Canada: The Wal-Mart Case: Supreme Court Ruling Upholds Employers’ Right To Close Their Businesses

On November 27, 2009, the Supreme Court of Canada handed down judgment in Plourde v. Wal-Mart Canada Corp.,1 upholding a principle derived from a long line of Quebec cases which recognized an employer's right to close its business, even for reasons relating to unionization of its workforce.

The Factual Background

Following the unionization of its Jonquière store, Wal-Mart and the newly certified union tried unsuccessfully to agree on the content of a collective agreement. The union then asked the Minister of Labour to initiate the dispute arbitration procedure that allows the terms of a first collective agreement to be determined by an arbitrator. On February 9, 2005, an arbitrator was appointed for this purpose. On the same day, Wal-Mart notified the Minister that it would close its Jonquière store permanently on May 6, 2005. In fact, the closure took place on April 19, 2005, ahead of the designated date.

The appellant Plourde, along with a number of other employees whose employment was terminated following the closure of the Jonquière store, filed a complaint against Wal-Mart under sections 15 to 17 of the Quebec Labour Code,2 alleging that he had lost his job because the store had been unionized. These sections set out a remedy for employees who have been dismissed, discriminated against or subjected to reprisals or other sanctions because they exercised a right arising from the Code. One of the undeniable advantages of bringing a claim under sections 15 to 17 of the Code is that the employee benefits from a reversal of the burden of proof. Once the employee shows that he was taking part in union activities, there is a presumption that his termination (or other sanction) resulted from the exercise of such right and thus that a violation of the Code occurred. In such a case, it will be up to the employer to demonstrate that it had a good and sufficient reason to proceed with termination.

The Quebec courts have always recognized that an employer that proceeds with a real and definitive closure of its business necessarily has a good and sufficient reason to terminate the employment of its workforce. The Commission des relations du travail (Labour Relations Board), asked to rule on Mr. Plourde's complaint, applied these authorities and found that since Wal-Mart had shown that its store had been genuinely and permanently closed, there was no violation of section 15 of the Code. The complaint was accordingly dismissed. The Board's finding was confirmed by the Quebec Superior Court and the Court of Appeal.

The Decision Of The Supreme Court

Before the Supreme Court, the appellant Plourde argued that the Court should reverse the Quebec case law on the question, in particular taking into consideration a recent decision by the Court which recognized that the collective bargaining process had a constitutional dimension.3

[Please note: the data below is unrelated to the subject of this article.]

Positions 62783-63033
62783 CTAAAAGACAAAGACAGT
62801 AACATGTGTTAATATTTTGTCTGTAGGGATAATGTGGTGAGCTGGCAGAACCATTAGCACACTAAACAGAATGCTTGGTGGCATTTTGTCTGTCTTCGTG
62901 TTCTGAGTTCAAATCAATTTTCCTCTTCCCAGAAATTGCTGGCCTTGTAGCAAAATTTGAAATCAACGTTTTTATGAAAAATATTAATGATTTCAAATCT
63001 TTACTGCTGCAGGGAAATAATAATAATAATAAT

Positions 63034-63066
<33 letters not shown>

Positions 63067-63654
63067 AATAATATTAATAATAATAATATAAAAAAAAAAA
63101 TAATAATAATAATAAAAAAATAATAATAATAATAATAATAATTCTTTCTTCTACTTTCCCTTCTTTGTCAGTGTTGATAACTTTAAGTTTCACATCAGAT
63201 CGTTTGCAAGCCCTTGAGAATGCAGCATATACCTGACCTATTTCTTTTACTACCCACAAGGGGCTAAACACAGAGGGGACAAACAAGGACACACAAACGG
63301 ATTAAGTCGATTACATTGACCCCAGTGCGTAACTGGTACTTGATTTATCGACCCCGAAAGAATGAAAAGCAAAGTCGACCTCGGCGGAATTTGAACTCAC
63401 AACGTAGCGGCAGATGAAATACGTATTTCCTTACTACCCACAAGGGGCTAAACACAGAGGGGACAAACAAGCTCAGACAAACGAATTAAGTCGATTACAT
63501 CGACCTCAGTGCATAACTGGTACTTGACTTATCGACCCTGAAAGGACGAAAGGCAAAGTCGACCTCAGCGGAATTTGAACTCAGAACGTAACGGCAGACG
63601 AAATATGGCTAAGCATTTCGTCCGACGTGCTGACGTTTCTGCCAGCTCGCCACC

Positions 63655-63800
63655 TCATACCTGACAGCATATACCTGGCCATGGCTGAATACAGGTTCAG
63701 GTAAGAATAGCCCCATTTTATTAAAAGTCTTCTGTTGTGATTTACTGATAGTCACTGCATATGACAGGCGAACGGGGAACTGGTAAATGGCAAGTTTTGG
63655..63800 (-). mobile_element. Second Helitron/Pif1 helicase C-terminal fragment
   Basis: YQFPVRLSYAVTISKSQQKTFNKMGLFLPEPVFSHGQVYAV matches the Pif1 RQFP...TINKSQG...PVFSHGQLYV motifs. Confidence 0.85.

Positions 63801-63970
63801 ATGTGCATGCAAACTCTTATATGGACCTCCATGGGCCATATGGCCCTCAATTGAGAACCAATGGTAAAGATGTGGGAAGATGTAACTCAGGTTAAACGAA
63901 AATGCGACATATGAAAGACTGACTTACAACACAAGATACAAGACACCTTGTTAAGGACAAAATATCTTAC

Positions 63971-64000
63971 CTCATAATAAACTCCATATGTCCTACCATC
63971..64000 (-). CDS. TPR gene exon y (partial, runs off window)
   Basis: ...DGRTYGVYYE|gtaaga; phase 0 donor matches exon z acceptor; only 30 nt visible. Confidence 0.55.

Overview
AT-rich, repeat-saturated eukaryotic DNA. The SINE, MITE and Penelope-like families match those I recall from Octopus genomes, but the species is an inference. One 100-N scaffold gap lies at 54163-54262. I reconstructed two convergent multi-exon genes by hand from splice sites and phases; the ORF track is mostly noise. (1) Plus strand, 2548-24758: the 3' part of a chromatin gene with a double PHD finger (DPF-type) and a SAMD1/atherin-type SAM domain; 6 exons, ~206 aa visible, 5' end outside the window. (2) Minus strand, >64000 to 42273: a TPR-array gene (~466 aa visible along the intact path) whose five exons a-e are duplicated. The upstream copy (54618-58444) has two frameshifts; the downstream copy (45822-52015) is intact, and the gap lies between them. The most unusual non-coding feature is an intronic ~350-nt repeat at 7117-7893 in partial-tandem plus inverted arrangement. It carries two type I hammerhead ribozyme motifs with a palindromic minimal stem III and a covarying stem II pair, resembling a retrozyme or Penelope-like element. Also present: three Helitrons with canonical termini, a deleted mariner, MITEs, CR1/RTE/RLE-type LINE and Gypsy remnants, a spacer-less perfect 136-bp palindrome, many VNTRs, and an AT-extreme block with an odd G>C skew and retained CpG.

The Supreme Court, in a 6-3 majority decision, confirmed the current state of Quebec law and acknowledged that an employer is entitled to close its business, even if the closure is based on "socially reprehensible considerations."

The Scope Of The Supreme Court Ruling

Accordingly, the Court has affirmed that an employer that proceeds with a real and definitive closure of its business is not required to justify its decision. The Court has thus acknowledged that employees alleging closure of a workplace for anti-union motives cannot benefit from the considerable advantage afforded by section 17, namely, a reversal of the burden of proof.

The Supreme Court nevertheless points out that an employer that closes its business for anti-union motives may be the subject of an unfair labour practice complaint under sections 12 to 14 of the Code, which provisions prohibit an employer from interfering with an association of employees or using intimidation, threats or reprisals to prevent employees from exercising their rights under the Code. However, the Court emphasizes that in bringing such a complaint, employees will have to overcome the difficulties resulting from their burden to establish real anti-union conduct on the part of the employer, a demonstration that will not always be easy to make. Moreover, even in cases involving violation of sections 12 to 14 of the Code, the Commission des relations du travail will not be able to compel a business to reopen and reinstate the employees. As noted by the Court, the possible adverse consequences for the employer in such cases will be financial only, and may include compensating the employees for the losses suffered as a result of the closure of the business for anti-union motives.

Ogilvy Renault represented the Conseil du patronat du Québec (Quebec Business Council) in this matter, which intervened in the case before the Supreme Court in order to protect the interests of its members.


1. 2009 SCC 54. On the same day, the Court also handed down judgment in a related case: Desbiens v. Wal-Mart Canada Corp., 2009 SCC 55.

2. R.S.Q., c. C-27 (the "Code").

3. Health Services and Support – Facilities Subsector Bargaining Assn. v. British Columbia, [2007] S.C.R. 391.

About Ogilvy Renault

Ogilvy Renault LLP is a full-service law firm with close to 450 lawyers and patent and trade-mark agents practicing in the areas of business, litigation, intellectual property, and employment and labour. Ogilvy Renault has offices in Montréal, Ottawa, Québec, Toronto, and London (England), and serves some of the largest and most successful corporations in Canada and in more than 120 countries worldwide. Find out more at

Voted best law firm in Canada two years in a row.
2008 and 2009 International Legal Alliance Summit & Awards.

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